The American Academy of Diplomacy (AAD), in cooperation with the World Affairs Councils of America, will provide a distinguished visiting speaker program in November featuring Ambassador George Staples. The program set for November 9-10 will highlight the AAD’s study on strengthening U.S. diplomacy. Among the events planned for Ambassador Staples visit is a student convocation at Belmont University and an evening presentation for the general public. Ambassador Staples, whose service included posting as the Director General of the Foreign Service, will also meet with area students to talk about careers in America’s diplomatic corps.
The AAD report addresses the current state and future condition of the U.S. diplomatic corps and the budget of the diplomatic corps:
The United States is engaged in a long-term struggle with Islamic fundamentalism, while simultaneously coping with the impact of globalization, failed and failing states, and a plethora of issues that demand U.S. involvement and presence around the world. If ever there was a time that US diplomacy needed sufficient people and resources to meet pressing foreign policy challenges, it is now.
Although America faces many complex foreign policy challenges, several recent studies have found that the U.S. State Department, USAID, and the Foreign Service do not have the human and financial resources to appropriately respond to them. The US State Department has seen its human and financial resources reduced 30-50 percent since the end of the Cold War. To address this, the American Academy of Diplomacy undertook a major study that builds upon the findings of previous reports to detail exactly what budget is needed to enable the State Department and the Foreign Service to accomplish their missions in classic diplomacy, public diplomacy, development diplomacy, and reconstruction and stabilization.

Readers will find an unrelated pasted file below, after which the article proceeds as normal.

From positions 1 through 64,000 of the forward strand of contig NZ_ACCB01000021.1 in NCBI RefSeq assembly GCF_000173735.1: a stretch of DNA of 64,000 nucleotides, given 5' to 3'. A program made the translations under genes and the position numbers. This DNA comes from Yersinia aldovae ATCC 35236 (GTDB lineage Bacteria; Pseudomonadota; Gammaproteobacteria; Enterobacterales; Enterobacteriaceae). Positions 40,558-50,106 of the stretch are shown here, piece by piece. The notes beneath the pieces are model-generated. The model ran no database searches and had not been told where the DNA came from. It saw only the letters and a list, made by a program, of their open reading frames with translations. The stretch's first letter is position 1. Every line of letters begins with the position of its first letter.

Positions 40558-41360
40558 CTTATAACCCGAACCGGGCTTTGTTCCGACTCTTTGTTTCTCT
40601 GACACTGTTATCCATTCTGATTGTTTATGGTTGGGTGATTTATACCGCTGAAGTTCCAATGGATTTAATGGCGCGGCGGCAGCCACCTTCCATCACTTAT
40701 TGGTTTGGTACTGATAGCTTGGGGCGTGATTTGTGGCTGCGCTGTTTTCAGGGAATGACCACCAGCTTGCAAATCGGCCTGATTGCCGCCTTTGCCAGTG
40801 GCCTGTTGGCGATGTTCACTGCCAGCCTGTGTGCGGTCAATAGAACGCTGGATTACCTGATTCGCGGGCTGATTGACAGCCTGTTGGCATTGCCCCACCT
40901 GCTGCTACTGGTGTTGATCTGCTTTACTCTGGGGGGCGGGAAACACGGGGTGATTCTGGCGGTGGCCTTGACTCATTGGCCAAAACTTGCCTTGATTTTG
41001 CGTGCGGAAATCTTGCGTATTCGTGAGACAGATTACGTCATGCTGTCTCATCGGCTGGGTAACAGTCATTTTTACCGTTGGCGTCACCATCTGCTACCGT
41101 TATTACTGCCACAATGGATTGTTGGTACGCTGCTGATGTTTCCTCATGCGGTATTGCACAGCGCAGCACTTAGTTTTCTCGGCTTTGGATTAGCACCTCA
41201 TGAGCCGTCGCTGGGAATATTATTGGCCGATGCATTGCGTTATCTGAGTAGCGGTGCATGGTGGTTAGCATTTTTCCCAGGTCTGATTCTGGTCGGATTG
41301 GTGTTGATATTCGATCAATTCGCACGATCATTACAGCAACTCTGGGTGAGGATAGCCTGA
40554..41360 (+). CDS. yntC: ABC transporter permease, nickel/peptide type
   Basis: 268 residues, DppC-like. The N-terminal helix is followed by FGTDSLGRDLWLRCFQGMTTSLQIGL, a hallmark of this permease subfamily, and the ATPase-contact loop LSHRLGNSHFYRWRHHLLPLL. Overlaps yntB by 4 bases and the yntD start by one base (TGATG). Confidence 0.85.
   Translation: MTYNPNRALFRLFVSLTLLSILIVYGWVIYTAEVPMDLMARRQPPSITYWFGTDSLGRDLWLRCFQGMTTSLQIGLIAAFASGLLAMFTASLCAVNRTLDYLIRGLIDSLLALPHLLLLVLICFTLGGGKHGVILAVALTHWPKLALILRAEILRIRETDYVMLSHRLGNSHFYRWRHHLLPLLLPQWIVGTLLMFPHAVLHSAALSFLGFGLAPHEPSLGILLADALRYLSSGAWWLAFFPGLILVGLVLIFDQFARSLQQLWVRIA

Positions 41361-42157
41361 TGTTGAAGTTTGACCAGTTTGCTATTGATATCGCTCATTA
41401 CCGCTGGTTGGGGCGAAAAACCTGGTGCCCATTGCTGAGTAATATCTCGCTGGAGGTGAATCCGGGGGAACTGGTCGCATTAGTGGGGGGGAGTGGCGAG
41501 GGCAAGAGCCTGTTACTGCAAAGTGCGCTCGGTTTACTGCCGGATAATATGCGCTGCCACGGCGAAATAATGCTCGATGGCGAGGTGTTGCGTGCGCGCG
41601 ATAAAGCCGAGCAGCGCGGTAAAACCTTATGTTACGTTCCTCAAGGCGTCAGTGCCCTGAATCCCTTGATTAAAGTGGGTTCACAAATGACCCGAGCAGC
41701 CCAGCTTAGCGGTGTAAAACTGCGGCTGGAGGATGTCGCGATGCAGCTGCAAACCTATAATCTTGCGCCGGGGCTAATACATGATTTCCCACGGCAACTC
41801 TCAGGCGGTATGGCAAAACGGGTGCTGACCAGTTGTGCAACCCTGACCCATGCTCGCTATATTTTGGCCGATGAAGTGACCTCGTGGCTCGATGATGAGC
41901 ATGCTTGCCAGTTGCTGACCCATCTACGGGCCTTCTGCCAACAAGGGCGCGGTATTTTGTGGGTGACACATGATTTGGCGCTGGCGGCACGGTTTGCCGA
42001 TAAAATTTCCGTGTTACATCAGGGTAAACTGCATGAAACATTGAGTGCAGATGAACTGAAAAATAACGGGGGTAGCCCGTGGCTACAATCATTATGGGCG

Drawing from research and analysis done by the Henry L. Stimson Center, the Academy publically launched this report on October 16, 2008 at the Stimson Center. Ambassador Thomas Pickering, Ambassador Thomas Boyatt, Richard Nygard, Gordon Adams, AFSA President John Naland and Stan Silverman presented the report’s main findings. They said the President needs 50% more diplomats to implement a successful foreign policy, and that public diplomacy activities such as educational and cultural exchanges should be greatly expanded to promote a more positive image of the U.S. abroad. The report also recommends that authority for certain Security Assistance programs should be shifted from the Department of Defense to the Department of State.
Ambassador Staples’ CV:
Ambassador George M. Staples was a career member of the Foreign Service for 25 years and was Director General of the Foreign Service and Director of the Bureau of Human Resources at the US Dpeartment of State. He was also the Political Advisor to the Supreme Allied Commander Europe (SACEUR) at NATO in Belgium. From 1998-2001 he served as U.S. Ambassador to the Republic of Rwanda, followed by his service from 2001-2004 as U.S. Ambassador to Cameroon and Equatorial Guinea. Ambassador Staples has also served as Deputy Chief of Mission in Bahrain and Zimbabwe, Senior Watch Officer in the State Department’s Operation Center, and as Senior Turkey Desk Officer in the Bureau of European Affairs during the first Gulf War. His other assignments include: The Bahamas, Uruguay, and El Salvador. He also served as a National Security Fellow at the Hoover Institution. Prior to joining the State Department, Ambassador Staples served as a military officer in the U.S. Air Force, and as a manager in private industry. Ambassador Staples speaks French, Spanish and Turkish.
Ambassador Staples, who holds the rank of Career Minister, was born in Knoxville, Tennessee, in 1947. He received his B.A. in Political Science from the University of Southern California and an M.A. in Business from Central Michigan University. He and his wife, Jo Ann Fuson Staples, have one daughter, Catherine. They have a permanent home in Pineville, Kentucky.
Check back to the TNWAC web site for more information or sign up for the TNWAC free newsletter (on the home page) to receive updates on this and other TNWAC programs.